THE GIRL FROM THE NORTH COUNTRY is not so much a musical as it is a play which uses songs to inject power into the story. It is not your standard musical and for this I was truly grateful. For Bob Dylan’s songs are in essence poetry in motion. This play paid homage to one of the most talented and formidable song writers in modern times. Set during the Great 1930s Depression of 1930s in Minnesota, USA, THE GIRL FROM THE NORTH COUNTRY paints a picture of survival and how relationships can strengthen or weaken us during challenging times.
The local guesthouse is a hub for the local community and those seeking new opportunities at a time when hope is almost a luxury.
The black characters were given power as opposed to having their power taken away from them for once and it was refreshing.
The owner of the Guesthouse, Nick Laine (Ciaran Hinds) is trying to keep his business afloat despite being mired in debt and the burden of responsibility weighs down on his very spirit. He wants to do what is right for his family but still reflects the patriarchal atmosphere of the time, taking a lover, Mrs Neilsen (Debbie Kurup) whilst his wife Elizabeth (Shirley Henderson) is in the same house is a symbol of escapism and the one thing he can actual control.
Elizabeth is losing her mind but not her spirit and is determined to hold on to that spirit with every fibre of her being. Their son Gene (Sam Reid) on first appearances is a deadbeat waste of space for want of a better expression but his presence in the play is a rally cry to dare to dream, even if those dreams are almost hopeless. His sister Marianne (Sheila Atim) on the other hand is an anomaly, she is pregnant by a mystery man which leaves so many questions left unanswered and yet despite her “predicament” she is the most calm and level headed of them all.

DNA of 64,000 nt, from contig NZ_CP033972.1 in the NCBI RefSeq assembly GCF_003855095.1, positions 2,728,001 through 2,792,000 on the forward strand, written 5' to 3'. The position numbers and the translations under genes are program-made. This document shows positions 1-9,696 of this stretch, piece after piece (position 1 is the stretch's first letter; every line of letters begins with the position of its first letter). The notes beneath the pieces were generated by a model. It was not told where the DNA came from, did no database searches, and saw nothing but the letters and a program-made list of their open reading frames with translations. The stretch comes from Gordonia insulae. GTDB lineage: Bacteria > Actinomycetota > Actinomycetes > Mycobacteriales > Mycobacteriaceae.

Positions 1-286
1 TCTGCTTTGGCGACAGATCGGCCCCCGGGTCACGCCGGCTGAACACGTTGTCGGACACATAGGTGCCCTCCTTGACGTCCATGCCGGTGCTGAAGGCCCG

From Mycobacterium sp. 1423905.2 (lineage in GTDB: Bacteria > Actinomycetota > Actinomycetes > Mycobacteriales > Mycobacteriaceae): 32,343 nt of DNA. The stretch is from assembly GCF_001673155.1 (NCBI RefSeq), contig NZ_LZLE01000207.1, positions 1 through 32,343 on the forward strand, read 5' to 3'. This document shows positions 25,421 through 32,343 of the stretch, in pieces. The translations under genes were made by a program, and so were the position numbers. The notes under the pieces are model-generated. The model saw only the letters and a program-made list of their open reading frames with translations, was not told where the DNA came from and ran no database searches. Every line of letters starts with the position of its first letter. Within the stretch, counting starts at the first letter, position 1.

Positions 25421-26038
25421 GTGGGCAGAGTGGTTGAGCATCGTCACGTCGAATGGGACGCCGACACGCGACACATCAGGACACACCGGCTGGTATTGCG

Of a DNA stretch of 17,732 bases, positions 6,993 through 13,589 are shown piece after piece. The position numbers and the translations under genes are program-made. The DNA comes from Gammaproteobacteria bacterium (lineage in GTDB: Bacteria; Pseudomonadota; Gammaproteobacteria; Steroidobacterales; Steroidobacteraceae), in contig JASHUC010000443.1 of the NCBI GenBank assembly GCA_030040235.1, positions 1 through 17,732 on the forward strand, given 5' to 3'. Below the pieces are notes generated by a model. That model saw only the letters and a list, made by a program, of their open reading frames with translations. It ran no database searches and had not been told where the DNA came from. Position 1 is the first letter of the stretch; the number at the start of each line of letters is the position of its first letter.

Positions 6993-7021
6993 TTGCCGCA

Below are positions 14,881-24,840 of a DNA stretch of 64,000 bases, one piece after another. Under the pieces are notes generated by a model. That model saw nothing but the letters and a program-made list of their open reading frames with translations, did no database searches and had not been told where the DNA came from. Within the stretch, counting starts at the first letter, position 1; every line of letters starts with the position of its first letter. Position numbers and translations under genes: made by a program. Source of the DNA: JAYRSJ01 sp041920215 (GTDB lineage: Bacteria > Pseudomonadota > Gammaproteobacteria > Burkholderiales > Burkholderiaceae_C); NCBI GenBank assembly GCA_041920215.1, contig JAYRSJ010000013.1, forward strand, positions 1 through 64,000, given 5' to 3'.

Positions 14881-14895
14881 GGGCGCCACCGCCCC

It is not until a bible-selling reverend (Finbar Lynch) and a boxer (Arinze Kene) on his way to re-ignite his career arrive at the guesthouse that things quickly unravel and the Laine family and their guests are never the same again.
The issues of economic despair, gender roles and race were handled beautifully in this play. What particularly struck me was the way in which race was handled with such nuance. The black characters were given power as opposed to having their power taken away from them for once and it was refreshing. Even when they were undermined they could strike back and to see that played out by Arinze Kene in particular was a welcomed change from the usual narratives of black characters sometimes represented in similar plays set in that era. And whilst gender roles were set, the women themselves each expressed their power in their own way and pulled off the mask of patriarchy – a pointless social construct that did (and still does) more harm than good. I would have perhaps like to see fewer characters in order to get more from each of the strongest characters and go deeper into their storylines, I felt that the ending was slightly rushed towards the end.
This is an uncompromising production with magnificent musical performances which bring Dylan’s work to life. It is not simply a “best of” stage compilation, the music complements the script in such a way that it fluidly gives the story so much more depth and essence than if it were a simple stage play. The stage direction and design took us to the time period in which it was set so well.
Jack Shalloo’s rendition of “Duquesne Whistle”, Sheila Atim singing “Tight Connection to my Heart” and Shirley Henderson’s rendition of “Forever Young” are just a few of the highlights, there are so many that it is difficult to choose. The cast and ensemble were utterly sublime, they sang the entire song list with such gusto and passion that even if you were not a Bob Dylan fan you would become one after seeing this.